I knew that if I practiced, eventually I would play the piano better, but that meant nothing to me. I wanted to play better now. My mother was beautiful and intelligent, my father was handsome and charming, and they didn’t have to practice. I couldn’t imagine that Milton Berle or Maury Amsterdam had to practice to be funny, and I assumed that the first time someone put the score of Grieg’s Piano Concerto in front of José Iturbi he immediately knew how to bang his way down through that pretentious opening, hitting all the right keys, and then swan through the rest like a maestro. I couldn’t even do that with a simple melody written by Mozart when he was six years old.
My next piano teacher was Ginny Schwartz.
In one particular, Ginny Schwartz was the most startling, exotic person I knew: even though her name was Schwartz, she wasn’t Jewish. Proof of this fact, which had all the weirdness of something out of Ripley’s “Believe it or Not,” was that Mr. Schwartz was the pastor of the Lutheran Church. Otherwise, Ginny Schwartz was a florid, brassy imposter, who maintained a high level of cheerful exuberance, which sometimes shaded into manic hysteria, to keep her customers – that is, her pupils’ parents – reassured.
Ginny Schwartz was able to teach us some basics – fingering, sharps and flats (up or down to the next black key), the three-in-one mystery of triplets, the difference between ppp and fff – but nothing beyond them. She sent us home with Hanon’s exercises, hoping (beyond hope) that they would make up for her pedagogic deficiencies.
I liked the Hanon, which made them frustrating. It seemed to me that once I knew what the pattern of an exercise was, I should have been able to play it, up and down the keyboard, without having to keep peering at the notes, every one, and even then hitting the wrong key or two keys at once, or tangling up my fingers. And, forget about maintaining a regular beat – even a very slow one: I didn’t even try. I never reached the point where if I saw a G#, I played a G#; I had to pause to think G#. In my hidden inner world, I was so gloriously nimble that after I had discerned the pattern of a Hanon exercise I could see how to make it even more interesting, and funny, as well; in the unhidden world, I was an inveterate klutz. I couldn’t even catch a softball, much less prance my fingers through Hanon.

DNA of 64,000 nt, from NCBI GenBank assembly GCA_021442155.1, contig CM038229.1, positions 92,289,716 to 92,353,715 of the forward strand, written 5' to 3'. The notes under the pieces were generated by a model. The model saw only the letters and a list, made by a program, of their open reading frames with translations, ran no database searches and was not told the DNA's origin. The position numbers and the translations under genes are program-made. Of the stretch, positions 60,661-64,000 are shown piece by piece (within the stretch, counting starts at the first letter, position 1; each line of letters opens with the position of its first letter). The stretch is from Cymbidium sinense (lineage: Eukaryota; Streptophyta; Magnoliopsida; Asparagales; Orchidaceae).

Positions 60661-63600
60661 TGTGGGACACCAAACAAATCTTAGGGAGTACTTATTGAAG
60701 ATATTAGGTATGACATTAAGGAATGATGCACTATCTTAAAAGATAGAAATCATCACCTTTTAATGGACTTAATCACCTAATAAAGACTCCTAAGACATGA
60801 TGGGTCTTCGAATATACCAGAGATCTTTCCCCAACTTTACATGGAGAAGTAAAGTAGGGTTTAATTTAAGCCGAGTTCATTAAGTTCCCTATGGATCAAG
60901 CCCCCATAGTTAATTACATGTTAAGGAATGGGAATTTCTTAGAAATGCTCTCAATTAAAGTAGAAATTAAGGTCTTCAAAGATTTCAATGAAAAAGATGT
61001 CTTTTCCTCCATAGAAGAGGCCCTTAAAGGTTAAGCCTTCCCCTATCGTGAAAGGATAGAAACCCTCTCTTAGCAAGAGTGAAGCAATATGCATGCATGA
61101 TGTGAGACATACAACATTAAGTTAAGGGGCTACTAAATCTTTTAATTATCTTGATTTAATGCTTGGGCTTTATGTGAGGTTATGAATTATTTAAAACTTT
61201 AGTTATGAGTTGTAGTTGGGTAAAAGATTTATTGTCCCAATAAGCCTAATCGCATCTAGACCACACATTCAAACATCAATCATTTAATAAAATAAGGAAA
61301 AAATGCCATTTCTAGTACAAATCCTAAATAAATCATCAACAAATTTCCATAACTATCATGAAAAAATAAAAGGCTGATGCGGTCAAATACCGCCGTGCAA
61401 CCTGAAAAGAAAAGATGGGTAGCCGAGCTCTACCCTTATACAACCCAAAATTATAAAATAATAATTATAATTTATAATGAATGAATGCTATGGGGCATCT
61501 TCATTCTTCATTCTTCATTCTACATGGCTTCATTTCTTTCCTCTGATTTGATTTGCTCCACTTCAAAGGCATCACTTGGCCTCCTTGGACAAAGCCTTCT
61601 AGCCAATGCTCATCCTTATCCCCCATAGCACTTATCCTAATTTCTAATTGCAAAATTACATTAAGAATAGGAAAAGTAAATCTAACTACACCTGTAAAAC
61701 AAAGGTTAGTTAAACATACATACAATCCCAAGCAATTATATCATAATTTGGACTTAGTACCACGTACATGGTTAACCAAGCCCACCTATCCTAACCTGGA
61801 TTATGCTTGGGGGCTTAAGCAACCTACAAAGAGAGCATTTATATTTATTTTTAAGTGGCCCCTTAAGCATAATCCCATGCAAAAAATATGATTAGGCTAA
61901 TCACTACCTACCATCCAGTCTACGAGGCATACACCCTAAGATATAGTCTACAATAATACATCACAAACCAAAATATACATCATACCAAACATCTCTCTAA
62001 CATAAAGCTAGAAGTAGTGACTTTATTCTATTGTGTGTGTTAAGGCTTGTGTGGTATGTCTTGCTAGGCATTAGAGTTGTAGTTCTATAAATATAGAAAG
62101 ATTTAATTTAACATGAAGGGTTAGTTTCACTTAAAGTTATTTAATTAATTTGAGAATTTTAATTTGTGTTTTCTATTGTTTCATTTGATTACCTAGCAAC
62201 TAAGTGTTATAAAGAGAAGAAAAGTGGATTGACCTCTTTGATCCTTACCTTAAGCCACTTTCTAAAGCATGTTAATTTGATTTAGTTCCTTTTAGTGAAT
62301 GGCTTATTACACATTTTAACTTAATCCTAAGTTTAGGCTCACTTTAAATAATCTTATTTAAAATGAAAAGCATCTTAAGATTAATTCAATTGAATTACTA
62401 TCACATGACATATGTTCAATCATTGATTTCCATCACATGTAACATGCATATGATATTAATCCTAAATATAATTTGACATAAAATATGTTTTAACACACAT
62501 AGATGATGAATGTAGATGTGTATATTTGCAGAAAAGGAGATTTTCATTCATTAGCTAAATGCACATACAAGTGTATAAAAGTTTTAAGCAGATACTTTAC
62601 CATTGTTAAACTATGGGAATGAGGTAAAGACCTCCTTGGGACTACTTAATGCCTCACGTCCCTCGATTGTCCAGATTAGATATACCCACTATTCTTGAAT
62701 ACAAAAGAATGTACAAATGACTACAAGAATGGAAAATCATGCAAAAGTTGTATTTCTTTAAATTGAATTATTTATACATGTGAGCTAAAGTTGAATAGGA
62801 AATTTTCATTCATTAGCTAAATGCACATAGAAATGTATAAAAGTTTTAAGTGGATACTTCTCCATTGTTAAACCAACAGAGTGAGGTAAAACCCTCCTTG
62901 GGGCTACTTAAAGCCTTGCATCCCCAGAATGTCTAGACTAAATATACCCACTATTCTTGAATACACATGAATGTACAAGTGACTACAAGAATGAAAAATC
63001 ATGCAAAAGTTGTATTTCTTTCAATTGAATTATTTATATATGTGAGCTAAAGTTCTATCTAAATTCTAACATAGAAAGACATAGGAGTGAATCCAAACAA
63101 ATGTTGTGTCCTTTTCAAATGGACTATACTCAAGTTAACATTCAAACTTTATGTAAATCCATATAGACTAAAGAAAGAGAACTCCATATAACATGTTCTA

Ginny Schwartz’ only contribution to my attempts to master Hanon was to bang a rhythm on the piano top with the flat of her hand, while I tried to keep up. A true piano teacher would have played the Hanon to show how it should be done, but that was beyond Ginny Schwartz’ capabilities.
Someone’s parents once complained that their child, after years of piano lessons, did not even know what a key signature was, so Ginny Schwartz had a group session where she played us a series of chords and scales, announcing what keys they were in. That was the best she could do. She knew little more about music than we did. When she did assign us pieces that she, too, could play – minuets by Mozart and Bach, Offenbach’s Barcarolle, and the ne plus ultra of her teaching repertoire, which she had gotten down pat, Beethoven’s Für Elise – none had more than three sharps or three flats. Beyond that, for Ginny Schwartz, all was chaos.
What I most enjoyed about piano lessons was sitting at the Schwartz’ dining table, while waiting for my fifteen minute lesson, making lists of composers from A to Z, one for each letter. (We were allowed to skip “X” – Iannis Xenakis not yet having veered from architecture into music – but, completist that I was, I always wrote “Xavier”, thinking that someone of that name must have put some notes on paper sometime.) Ginny Schwartz was stricter about our making our lists of composers than about anything that happened at the upright in her living room – as well she might be, with the anxiety of leaving two or three unsupervised pre-teens in her dining room.
It’s a game I still play, sometimes, when I can’t get to sleep.